LEGO Professor Paul Ramchandani on the importance of play

One of Wolfson's newest Fellows, Professor Paul Ramchandani, says we don't know what the effects of the coronavirus crisis will have on children and adolescents, but it's important to keep play in the picture.

Professor Paul Ramchandani

When the call went out in 2017 for the first LEGO Professor of Play at Cambridge University, the job description specified a candidate with an "outstanding research record of international stature" and "vision, leadership, experience and enthusiasm". But the candidate should also be "an academic who is playful, extremely curious, open-minded, imaginative and creative  someone who can think of new ways of doing research and working across disciplines." The role was widely heralded as a 'dream job' by many who speculated that it would involve building LEGO sets all day. But Professor Paul Ramchandani is quick to point out that play can be serious business.

"The goal at PEDAL-Cam is to assemble the best research to answer important questions in child development and education. We do much more conventional research than most people perceive," he says.

Paul, who recently became a Fellow of Wolfson College, originally trained as a medical doctor in Southampton and then in public health at the London School of Hygiene and Tropical Medicine in London and in child and adolescent mental health in Oxford. He was awarded the role of Professor of Play in 2017 and serves as the head of Play in Education, Development & Learning (PEDAL) at the Faculty of Education.

The Danish LEGO Foundation, which funds both PEDAL and Paul's position, "does a lot of innovative research and humanitarian work," says Paul. They are a family business, founded in 1932 by carpenter Ole Kirk Kristiansen and called LEGO after the Danish words 'leg godt', which means 'play well'. Much of their focus is on the role of play in childhood development and PEDAL's research hopes to inform policy and practice in education, international development and psychology.

For instance, Paul has reservations about the appropriateness of formalised education on younger children. He says that children's development needs should be the priority in early years, and sitting in structured environments for long periods is not suitable for all children. In his psychiatry practice he has seen a lot of children who struggle due to an inability to focus in class. Perhaps for these children, play-based learning may be more appropriate until they are ready to adapt. "There are big gaps in our knowledge of the role play should have in early education. Those are the kinds of questions we are trying to answer," he says.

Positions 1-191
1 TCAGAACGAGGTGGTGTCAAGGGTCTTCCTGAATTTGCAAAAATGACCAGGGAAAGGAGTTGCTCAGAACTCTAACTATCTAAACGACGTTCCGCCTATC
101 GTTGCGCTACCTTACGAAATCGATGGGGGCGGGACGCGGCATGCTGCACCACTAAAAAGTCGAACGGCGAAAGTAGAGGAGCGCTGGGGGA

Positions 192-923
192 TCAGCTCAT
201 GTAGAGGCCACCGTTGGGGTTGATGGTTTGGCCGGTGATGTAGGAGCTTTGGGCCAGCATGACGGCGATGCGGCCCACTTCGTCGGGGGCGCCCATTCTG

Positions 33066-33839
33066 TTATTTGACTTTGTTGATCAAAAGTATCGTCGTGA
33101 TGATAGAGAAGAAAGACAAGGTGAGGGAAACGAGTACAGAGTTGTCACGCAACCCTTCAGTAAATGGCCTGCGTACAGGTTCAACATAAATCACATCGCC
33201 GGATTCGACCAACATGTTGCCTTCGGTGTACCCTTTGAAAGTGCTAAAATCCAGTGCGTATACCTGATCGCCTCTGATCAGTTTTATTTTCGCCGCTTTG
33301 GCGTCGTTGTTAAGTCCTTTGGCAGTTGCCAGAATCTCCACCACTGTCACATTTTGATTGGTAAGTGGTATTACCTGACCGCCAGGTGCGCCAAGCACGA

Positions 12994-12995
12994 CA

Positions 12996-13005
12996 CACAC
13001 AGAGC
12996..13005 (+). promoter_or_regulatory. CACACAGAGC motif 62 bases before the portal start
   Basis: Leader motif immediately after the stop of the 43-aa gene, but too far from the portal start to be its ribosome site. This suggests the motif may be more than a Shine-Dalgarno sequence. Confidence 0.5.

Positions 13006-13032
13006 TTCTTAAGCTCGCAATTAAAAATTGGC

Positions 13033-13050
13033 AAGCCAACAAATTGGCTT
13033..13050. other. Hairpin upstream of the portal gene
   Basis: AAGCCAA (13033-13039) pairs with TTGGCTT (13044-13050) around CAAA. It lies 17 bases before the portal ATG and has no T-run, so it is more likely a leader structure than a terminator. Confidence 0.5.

Play in the time of COVID-19

Those with children have extra challenges when home working and although many children will enjoy all the extra attention from their parents, they will also have to interact with their parents or carers as part-time teachers. Paul says that play is an important way of learning during lockdown.

"Play must be a priority at this time because it helps children navigate complex emotions."

In a new article by Donna Ferguson in the Guardian, Paul says, "we do know that children being able to play freely is associated with better health outcomes and potentially lower stress."

Research efforts are underway to evaluate the effects of the pandemic on child and adolescent mental health but not much is known at this point. On the one hand, younger children may enjoy the extra time they get from their parents. On the other, children are likely to have new worries such as a fear of going outdoors, and they may miss peer interaction. 

"There are some new studies coming out of Oxford and Canada that seem to have robust data about how children are faring, but we can't draw any conclusions yet," says Paul. "One thing we do know is that stability in the family home is best for children's mental health, so families that are already struggling with issues such as depression or family breakdown are going to need extra support. A concern is that people will not seek help for acute mental health problems because of the current crisis. The NHS is still available to treat mental health problems and I would urge anyone who is struggling to contact their doctor."

Paul continues to work as a Consultant Child and Adolescent Psychiatrist in the NHS and he has had to "up his hours" during the coronavirus and. Like many, he is using a remote set up to communicate with his patients.

Welcome to Wolfson

Paul knew of Wolfson before he was made a Fellow. "I knew about its ethos and the fact that it has mature undergraduates and postgraduates," says Paul, who supervises Master's and PhD students at PEDAL. "I like the approach at Wolfson of broadening the reach of education." Paul attended his first Fellows' Night in February, but of course he hasn't had an opportunity to spend much time at College since. We look forward to seeing more of him when normal College life resumes.

Paul is on Twitter where he often recommends resources for both researchers and tools for parents. PEDAL also has a lot of good suggestions for how to keep your household playful.

Wolfson's LEGO model of the Plodge can be seen on Instagram.